Cantor sang, was a cheerleader, and did gymnastics when she was growing up. She also played violin and guitar. She took singing lessons from Tanya Paranov at the Hartt School and recalls missing school to participate in an operatic performance. Her children all sing.

In high school Cantor focused more on athletics, and captained both the swim team and the gymnastics team. In the pool she specialized in breast stroke and IM, and as a gymnast floor exercise was her favorite. She also ran track – the grueling two-mile race – after her gymnastics coach suggested she would be good at it.

Cantor did club gymnastics briefly in college but gave it up because it was too time-consuming. Several years ago she dislocated her elbow doing a round-off after a Hall vs. Conard gymnastics meet, so she doesn’t do much gymnastics anymore. “I’ll still do a handstand or a cartwheel. I’m much more careful but when I’m near something bouncy I will do a flip,” she said.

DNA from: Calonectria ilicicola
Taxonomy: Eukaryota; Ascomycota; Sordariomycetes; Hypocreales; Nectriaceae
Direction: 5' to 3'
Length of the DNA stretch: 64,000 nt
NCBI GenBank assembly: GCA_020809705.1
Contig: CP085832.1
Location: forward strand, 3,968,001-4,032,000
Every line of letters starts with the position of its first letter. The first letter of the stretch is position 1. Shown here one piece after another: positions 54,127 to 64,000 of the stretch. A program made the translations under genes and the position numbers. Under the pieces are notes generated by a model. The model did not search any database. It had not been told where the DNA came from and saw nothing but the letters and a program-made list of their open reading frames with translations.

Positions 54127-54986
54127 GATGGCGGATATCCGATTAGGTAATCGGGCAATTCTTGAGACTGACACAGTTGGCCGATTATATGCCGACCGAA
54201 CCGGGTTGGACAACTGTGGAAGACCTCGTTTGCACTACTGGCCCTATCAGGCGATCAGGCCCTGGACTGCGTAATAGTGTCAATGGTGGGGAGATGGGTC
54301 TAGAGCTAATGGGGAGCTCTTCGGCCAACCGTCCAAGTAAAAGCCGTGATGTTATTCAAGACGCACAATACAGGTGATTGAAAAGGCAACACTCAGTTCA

Cantor is an athlete to this day, and has an incredibly-equipped exercise room in her home with a treadmill, eliptical, and a high-tech spin bike. She runs and bikes, and loves to hike and backpack. Being active is a passion and an integral part of her life.


Shari Cantor at her graduation from Hall High School in 1977. Courtesy photo

Shari Cantor at her graduation from Hall High School in 1977. Courtesy photo

Cantor graduated from UConn in 1981. She started off as a psychology major, but as a sophomore she followed the path of her brothers and switched to accounting. She graduated magna cum laude and by the time she graduated had passed three of the four parts of her CPA exam.